COMMODITY CURRENCIES FALL FOLLOWING CRUDE OIL AND METALS, FED MEMBERS DOVISH BUT OPTIMISTIC

  • The effect of the Brussels attacks proved short-lived as investors quickly dumped safe haven assets
  • We expect European equities to erase yesterday losses as the effects of Brussels’ attacks continue to fade.
  • Pound sterling may further weaken being under significant downward pressure as investors fear the Brussels events could bolster the case for a Brexit
  • AUD/USD settled down and over the medium-term, the pair is moving sideways, stuck between 0.7550 and 0.7680
  • Chicago Fed Evans’ comments are underpinning the dollar strength which helps to keep commodities at a lower price
  • Many countries, such as Russia and China, are going for gold right now, so does the Fed due to its growing concern that these countries could be selling more and more U.S. treasuries
  • We believe that for the time being, the dollar will remain strong against emerging countries, in particular vs AUD and CAD
  • Today Fed’s Patrick Harker and James Bullard will likely speak in a dovish tone

Yesterday’s attacks in Brussels caught the market’s attention in such a way that traders remained immune to the majority of economic data released throughout the day. The single currency was heavily sold off as the uncertainty generated by the bombing increased, pushing investors to seek safe-haven assets. In this environment, gold rose roughly 1%, the Japanese yen surged 0.65% against the dollar, while the Swiss franc edged slightly higher against the euro, with EUR/CHF down 0.35% to 1.0876. However, as expected, the effect of the attacks proved short-lived as investors quickly dumped safe haven assets. Gold was even down almost 2% from yesterday’s highs, while USD/JPY moved above 112.20, compared to 111.40 on Tuesday morning.

It was a tough day for the pound sterling, which was under significant downward pressure after the attacks as investors feared these events could provide leverage for the Brexit case. These selling pressures on the pound were also exacerbated by the release of poor economic data. Headline CPI came in at +0.2%m/m in February, well below market expectations of 0.4% but much better, however, that the 0.8% contraction in the previous month. GBP/USD fell initially to 1.4260 in the early European session and continued to slide during the day, reaching 1.4170 by the end of the day. In Tokyo, the cable was treading water, waiting for European traders to return to their desks.

In the commodity complex, metals, crude oil and natural were down. Gold fell, 1.10%, silver slid 1%, palladium was down 1%, while platinum edged down 1.20%. The West Texas Intermediate fell 1.13% to $ 40.98 a barrel, while its counterpart from the North Sea was off 0.98% to $ 41.38. The most liquid iron ore contracts on the Dalian commodity exchange fell roughly 2%, weighing on the Australian dollar. In Sydney, AUD/USD settled down 0.30% to 0.76. However, over the medium-term, the pair is moving sideways, stuck between 0.7550 and 0.7680. A break of these levels could trigger a new trend.

***Yann Quelenn, market analyst: “Fed Members, dovish but optimistic: A week after the Fed decision to hold rates markets are still looking for evidence of the rate path that will be followed this year. Yesterday, Chicago Fed President Charles Evans said that the Fed’s “dot plot”, in which members lay out their growth and interest-rate expectations, was too aggressive. Yet, the Fed still expects to raise rates twice this year despite financial markets pricing in two hikes. Regarding the U.S. outlook, Evans seemed pretty confident that inflation will reach the Fed’s target of 2%. In his view, the growth rate should print above 2% by year-end while the unemployment rate is likely to fall to 4.75%. In other words from Charles Evans’ standpoint, everything is on track.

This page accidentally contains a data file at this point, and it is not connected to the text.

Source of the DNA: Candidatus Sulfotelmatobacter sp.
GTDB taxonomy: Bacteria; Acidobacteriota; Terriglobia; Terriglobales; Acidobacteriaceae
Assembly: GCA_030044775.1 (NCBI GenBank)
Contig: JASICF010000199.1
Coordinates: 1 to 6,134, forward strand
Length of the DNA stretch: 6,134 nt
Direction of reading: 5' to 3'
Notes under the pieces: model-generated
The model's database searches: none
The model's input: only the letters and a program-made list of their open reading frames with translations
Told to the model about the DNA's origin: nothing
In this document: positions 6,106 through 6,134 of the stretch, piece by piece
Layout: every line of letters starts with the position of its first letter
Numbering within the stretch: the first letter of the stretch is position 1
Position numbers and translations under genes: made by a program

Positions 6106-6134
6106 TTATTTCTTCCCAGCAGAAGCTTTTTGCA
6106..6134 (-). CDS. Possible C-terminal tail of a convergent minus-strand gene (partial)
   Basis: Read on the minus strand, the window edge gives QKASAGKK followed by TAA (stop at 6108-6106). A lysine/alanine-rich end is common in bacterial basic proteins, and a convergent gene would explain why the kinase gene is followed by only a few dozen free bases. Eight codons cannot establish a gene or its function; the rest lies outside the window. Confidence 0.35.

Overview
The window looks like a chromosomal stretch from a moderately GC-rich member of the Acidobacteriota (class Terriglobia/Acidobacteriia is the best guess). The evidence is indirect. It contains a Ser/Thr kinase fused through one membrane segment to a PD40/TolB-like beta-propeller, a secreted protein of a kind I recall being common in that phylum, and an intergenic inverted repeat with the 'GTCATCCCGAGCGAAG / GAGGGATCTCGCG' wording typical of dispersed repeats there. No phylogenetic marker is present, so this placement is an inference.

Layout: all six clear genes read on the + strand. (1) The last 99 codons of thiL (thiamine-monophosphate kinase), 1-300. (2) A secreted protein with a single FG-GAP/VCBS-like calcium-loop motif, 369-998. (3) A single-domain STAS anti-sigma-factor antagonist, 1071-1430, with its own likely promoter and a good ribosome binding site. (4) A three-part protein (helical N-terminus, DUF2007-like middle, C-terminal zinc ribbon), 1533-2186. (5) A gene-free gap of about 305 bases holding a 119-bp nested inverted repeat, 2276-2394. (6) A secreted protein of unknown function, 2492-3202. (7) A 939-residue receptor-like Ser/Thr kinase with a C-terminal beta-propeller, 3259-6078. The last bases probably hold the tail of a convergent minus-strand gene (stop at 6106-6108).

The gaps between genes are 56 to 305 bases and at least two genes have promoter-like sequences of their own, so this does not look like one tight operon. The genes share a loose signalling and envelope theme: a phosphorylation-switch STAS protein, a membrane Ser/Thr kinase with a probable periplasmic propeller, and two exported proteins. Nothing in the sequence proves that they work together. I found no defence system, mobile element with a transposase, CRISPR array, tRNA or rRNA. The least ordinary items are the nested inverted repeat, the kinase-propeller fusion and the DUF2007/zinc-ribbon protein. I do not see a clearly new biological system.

From our side, we believe that the health of the U.S. economy is largely over-estimated. Debt is massive, unemployment is still declining but labour participation rates are as well. We believe job insecurity, hardly counted in the statistics, is on the rise. Massive intervention from the central bank has only created artificial growth. However, Evans’ optimistic comments underpin the dollar’s strength helping to keep commodities (including gold and silver) at a lower price. Many countries, such as Russia and China, are going for gold right now, so does the Fed as it has growing concern that these countries could be selling more and more U.S. treasuries. Raising rates is not only about the true state of an economy, but also about the geopolitical map. For the time being, the dollar will remain strong against emerging countries, in particular vs AUD and CAD. Today, Fed’s Patrick Harker and James Bullard will speak also. We definitely expect them to appear dovish but less so than financial markets.”***

In the equity market, Asian regional markets are broadly lower this morning with the exception of mainland Chinese shares, which were trading in positive territory. The Shanghai Composite rose 0.35%, while the tech-heavy Shenzhen Composite was up 1.16%. Japanese shares were also trading lower witht the Nikkei and the Topix down 0.28% and 0.42% respectively. In Europe, equity futures are mixed with the Footsie down 0.22%, the CAC down 0.14%, while Swiss and German shares are trading in positive territory. However, we expect European equities to erase yesterday’s losses as the effects of Brussels attacks continue to fade.

Today trades will be watching PPI from Spain; CPI from South Africa; ZEW survey from Switzerland; MBA mortgage application, new home sales, crude oil inventories and Fed’s Bullard speech on TV; current account balance and foreign direct investment from Brazil; trade balance from New Zealand.